"You may know that one of the hardest things about selling a new show or movie or anything is just letting the people know it's there.
"It's just making the public aware of the fact that this show has been made, they should watch it, they might enjoy it. And it's a tough task. It's very important.
"And it so happens that just as we were trying to shift Downton in America, you actually made a visit and someone said, had you ever heard of a show called Downton Abbey. And you said you'd heard of it, you'd watched it, you'd enjoyed it.
"This went into the media like an Exocet missile and soon all of America and most of the world knew it and as a result our challenge faded away."
Wearing a cream coat by British maternity label JoJo Maman Bebe, Kate was taken on a tour of the various departments and met cast and crew.
Her first stop was the hair and make-up trailer, where she chatted to Phyllis Logan, who plays housekeeper Mrs Hughes, as she was prepared for the cameras by make-up artist Nic Collins, 44.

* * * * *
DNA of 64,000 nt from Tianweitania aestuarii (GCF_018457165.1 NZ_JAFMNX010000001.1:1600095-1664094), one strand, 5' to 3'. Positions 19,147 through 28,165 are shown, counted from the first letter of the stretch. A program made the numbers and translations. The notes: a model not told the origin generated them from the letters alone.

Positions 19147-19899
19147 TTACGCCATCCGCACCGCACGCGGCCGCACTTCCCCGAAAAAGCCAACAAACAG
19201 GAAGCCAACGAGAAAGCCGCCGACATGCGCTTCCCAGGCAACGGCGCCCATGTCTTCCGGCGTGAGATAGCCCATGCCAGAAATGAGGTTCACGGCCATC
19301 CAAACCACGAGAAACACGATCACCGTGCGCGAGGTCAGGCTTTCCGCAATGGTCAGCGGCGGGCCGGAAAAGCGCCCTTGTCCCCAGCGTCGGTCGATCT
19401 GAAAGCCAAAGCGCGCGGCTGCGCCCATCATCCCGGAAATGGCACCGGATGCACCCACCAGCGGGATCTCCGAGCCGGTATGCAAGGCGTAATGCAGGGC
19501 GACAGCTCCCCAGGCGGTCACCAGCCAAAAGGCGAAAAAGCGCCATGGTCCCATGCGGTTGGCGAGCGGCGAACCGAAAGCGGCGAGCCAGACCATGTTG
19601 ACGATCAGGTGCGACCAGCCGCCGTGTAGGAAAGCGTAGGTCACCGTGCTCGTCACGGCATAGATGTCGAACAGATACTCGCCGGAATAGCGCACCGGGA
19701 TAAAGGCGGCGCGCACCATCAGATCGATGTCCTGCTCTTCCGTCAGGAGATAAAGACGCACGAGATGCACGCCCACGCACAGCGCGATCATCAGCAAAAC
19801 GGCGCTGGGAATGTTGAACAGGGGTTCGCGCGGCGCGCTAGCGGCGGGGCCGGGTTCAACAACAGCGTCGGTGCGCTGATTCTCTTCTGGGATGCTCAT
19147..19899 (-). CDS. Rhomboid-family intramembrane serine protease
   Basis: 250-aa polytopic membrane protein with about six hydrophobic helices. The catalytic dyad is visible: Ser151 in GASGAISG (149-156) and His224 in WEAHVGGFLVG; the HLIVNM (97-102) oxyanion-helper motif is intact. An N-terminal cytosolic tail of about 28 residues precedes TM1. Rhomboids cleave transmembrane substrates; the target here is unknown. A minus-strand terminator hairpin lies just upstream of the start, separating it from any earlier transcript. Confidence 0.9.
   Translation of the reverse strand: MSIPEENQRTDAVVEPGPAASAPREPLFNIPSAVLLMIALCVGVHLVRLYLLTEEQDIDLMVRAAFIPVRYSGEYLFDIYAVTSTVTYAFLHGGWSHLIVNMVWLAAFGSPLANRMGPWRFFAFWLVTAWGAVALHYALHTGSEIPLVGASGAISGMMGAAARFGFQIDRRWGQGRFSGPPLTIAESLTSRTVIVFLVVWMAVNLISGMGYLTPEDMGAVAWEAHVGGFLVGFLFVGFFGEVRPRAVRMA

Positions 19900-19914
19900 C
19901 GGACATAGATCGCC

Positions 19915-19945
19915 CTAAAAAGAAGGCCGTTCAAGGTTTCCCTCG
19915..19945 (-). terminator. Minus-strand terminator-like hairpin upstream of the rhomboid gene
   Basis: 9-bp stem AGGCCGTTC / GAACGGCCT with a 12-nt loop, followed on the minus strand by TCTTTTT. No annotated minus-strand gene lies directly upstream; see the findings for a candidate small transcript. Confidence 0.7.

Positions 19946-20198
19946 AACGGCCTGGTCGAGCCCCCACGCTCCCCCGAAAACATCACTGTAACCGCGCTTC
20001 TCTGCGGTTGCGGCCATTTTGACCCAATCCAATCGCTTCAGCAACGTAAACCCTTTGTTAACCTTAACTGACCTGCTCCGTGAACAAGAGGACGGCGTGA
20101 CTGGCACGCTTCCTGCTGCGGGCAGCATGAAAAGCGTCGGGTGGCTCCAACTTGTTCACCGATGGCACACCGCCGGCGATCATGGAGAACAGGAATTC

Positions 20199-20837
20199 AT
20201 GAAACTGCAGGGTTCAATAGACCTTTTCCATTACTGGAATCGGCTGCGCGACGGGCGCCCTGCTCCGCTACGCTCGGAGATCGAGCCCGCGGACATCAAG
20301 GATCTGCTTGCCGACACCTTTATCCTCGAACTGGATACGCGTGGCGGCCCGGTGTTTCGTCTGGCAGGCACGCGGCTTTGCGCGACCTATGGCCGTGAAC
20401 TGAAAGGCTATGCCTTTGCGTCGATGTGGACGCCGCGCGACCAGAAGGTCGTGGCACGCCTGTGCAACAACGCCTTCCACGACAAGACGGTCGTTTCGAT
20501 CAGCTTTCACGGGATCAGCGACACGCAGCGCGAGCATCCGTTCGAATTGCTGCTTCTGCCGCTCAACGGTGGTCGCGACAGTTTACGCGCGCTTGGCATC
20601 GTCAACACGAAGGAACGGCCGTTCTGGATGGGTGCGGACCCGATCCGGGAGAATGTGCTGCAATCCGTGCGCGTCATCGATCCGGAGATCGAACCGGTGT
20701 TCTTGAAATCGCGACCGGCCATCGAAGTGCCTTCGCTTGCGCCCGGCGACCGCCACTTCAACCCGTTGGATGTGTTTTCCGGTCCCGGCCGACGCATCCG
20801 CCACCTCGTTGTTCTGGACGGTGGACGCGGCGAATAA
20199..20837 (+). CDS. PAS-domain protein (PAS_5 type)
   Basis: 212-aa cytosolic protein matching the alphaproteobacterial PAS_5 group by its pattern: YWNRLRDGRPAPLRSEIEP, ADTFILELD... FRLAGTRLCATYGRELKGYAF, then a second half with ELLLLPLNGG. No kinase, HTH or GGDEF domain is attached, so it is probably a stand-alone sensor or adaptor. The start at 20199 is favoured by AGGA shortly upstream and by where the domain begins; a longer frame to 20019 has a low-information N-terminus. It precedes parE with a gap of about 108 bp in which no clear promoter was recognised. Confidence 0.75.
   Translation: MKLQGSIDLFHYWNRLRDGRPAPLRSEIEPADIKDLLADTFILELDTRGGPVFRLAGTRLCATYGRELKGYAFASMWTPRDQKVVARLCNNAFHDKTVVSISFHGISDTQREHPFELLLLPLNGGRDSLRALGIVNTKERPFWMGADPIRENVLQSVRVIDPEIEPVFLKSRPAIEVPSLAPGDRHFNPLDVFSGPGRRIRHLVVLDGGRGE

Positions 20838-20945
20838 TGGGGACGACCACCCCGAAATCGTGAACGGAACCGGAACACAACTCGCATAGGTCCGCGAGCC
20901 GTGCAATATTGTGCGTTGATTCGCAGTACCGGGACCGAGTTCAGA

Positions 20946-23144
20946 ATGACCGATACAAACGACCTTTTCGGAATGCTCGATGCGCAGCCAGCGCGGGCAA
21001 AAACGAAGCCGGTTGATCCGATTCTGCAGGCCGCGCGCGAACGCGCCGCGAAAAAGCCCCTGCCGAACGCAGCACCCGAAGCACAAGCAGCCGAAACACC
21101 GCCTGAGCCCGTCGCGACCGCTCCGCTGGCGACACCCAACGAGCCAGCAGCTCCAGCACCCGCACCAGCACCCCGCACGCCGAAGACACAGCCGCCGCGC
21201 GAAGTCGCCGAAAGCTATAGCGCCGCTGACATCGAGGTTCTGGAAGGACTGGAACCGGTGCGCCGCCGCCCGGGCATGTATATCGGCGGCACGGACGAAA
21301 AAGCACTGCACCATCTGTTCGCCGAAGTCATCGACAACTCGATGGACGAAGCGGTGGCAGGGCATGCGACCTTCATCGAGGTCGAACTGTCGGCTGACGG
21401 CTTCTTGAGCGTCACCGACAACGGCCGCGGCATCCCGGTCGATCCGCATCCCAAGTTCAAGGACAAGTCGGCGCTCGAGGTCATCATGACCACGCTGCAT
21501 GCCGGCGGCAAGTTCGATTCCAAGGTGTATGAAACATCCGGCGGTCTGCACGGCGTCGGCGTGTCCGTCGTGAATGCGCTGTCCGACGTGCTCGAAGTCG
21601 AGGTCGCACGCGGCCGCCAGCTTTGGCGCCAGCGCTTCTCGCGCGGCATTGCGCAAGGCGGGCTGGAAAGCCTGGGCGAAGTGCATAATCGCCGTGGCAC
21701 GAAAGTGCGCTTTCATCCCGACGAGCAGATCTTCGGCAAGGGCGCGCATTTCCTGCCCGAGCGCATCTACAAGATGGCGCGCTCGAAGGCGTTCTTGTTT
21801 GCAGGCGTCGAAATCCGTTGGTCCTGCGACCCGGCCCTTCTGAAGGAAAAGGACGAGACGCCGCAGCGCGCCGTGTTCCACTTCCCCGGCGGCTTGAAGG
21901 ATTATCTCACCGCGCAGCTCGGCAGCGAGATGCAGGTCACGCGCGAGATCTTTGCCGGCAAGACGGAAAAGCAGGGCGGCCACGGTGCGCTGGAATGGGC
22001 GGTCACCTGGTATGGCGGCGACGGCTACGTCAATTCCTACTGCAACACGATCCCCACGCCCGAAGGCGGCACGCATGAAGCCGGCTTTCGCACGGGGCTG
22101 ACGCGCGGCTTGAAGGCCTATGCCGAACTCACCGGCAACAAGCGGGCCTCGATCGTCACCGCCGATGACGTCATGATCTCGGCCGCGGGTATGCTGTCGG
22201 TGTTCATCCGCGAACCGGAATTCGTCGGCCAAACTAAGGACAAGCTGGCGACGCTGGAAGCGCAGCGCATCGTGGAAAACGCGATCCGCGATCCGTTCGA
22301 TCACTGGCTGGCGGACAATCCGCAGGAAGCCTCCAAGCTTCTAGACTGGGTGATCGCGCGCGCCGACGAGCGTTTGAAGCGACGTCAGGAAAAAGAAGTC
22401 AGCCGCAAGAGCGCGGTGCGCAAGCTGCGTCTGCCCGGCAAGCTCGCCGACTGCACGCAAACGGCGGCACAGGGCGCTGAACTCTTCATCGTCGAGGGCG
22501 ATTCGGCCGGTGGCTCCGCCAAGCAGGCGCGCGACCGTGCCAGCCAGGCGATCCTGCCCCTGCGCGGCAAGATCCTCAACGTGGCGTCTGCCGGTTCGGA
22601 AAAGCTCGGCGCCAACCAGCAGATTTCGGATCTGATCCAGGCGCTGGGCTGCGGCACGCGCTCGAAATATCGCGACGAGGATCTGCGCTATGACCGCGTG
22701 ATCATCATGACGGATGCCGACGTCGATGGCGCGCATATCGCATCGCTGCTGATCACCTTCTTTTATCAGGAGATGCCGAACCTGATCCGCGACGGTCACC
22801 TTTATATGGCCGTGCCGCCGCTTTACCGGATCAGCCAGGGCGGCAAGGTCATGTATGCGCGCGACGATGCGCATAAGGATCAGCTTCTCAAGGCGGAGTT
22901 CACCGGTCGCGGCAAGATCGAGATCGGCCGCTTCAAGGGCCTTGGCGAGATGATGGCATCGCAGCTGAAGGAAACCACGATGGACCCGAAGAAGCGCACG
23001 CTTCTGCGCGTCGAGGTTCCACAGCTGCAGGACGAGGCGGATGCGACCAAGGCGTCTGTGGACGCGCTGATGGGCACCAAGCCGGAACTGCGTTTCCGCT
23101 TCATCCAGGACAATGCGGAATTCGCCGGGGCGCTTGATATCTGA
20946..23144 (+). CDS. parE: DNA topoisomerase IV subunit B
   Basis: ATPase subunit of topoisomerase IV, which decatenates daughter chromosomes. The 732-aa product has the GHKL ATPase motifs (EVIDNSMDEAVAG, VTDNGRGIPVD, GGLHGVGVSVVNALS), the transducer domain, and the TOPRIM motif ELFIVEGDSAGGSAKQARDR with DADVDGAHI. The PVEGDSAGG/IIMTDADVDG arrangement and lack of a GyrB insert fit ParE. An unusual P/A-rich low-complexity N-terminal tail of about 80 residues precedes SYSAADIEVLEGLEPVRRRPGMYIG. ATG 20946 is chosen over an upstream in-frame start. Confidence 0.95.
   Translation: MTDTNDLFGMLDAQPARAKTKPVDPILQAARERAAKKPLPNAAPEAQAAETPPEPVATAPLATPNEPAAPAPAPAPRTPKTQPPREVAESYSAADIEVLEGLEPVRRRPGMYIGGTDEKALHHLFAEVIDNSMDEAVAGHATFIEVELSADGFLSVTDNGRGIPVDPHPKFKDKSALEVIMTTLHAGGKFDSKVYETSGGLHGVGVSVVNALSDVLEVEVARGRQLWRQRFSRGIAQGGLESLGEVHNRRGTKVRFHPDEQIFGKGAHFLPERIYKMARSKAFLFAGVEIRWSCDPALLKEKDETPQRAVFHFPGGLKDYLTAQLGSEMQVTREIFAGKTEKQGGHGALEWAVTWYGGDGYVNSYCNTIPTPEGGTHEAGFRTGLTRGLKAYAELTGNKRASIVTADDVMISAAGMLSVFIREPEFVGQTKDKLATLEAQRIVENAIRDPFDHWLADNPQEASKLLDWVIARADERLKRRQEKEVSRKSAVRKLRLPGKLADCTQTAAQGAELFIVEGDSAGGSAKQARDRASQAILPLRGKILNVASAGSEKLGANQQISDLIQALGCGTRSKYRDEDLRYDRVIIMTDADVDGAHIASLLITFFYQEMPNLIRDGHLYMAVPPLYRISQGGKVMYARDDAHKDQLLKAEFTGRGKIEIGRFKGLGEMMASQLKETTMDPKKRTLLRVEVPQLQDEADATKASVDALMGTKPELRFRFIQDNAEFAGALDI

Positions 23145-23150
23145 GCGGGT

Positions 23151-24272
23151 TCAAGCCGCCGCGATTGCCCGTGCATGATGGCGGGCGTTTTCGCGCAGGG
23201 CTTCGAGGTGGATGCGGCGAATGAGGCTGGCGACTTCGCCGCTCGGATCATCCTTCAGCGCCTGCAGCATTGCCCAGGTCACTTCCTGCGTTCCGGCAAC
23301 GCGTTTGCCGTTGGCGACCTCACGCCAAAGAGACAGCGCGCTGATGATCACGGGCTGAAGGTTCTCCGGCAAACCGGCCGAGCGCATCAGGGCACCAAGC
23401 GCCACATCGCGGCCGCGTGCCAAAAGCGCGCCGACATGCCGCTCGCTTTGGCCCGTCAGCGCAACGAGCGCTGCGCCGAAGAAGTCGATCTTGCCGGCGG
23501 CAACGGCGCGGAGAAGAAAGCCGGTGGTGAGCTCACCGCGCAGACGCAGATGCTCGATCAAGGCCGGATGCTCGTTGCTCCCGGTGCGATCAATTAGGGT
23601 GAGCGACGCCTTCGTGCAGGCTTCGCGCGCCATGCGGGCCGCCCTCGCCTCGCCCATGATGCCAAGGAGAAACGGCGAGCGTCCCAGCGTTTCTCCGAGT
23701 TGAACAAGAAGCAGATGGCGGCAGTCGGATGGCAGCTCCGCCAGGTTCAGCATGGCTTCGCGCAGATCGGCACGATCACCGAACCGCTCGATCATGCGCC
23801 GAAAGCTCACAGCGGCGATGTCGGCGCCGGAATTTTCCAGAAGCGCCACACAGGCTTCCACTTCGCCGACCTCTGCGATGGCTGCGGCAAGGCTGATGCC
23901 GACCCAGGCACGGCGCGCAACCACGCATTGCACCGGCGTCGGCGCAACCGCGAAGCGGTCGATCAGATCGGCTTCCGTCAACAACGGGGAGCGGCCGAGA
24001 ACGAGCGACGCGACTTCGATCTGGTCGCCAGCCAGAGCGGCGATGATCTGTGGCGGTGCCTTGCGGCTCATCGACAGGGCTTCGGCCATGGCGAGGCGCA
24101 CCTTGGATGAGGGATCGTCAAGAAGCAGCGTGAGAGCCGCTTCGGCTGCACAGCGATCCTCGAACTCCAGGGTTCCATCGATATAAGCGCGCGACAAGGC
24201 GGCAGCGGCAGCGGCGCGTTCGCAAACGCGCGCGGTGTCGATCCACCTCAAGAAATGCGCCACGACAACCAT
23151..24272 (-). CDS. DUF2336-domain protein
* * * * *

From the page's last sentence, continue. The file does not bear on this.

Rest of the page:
Also in the small space was Rob James-Collier, who plays under-butler Thomas. He pointed at the actress's forehead and joked: "You've come in at a really good point because Phyllis is about to have her botox put in - it's a key point in her morning arrangements."
Moving into the props room, Kate was shown a range of items that feature in the programme, including handwritten letters, newspapers, china and cutlery.
She told prop master Tom Pleydell Pearce: "It's so fantastic, you've got so many objects. There's a lot of attention to detail."
Turning to his team, she said: "Well done, everyone."
During the tour the Duchess watched a scene being filmed for the latest series - Downton's sixth.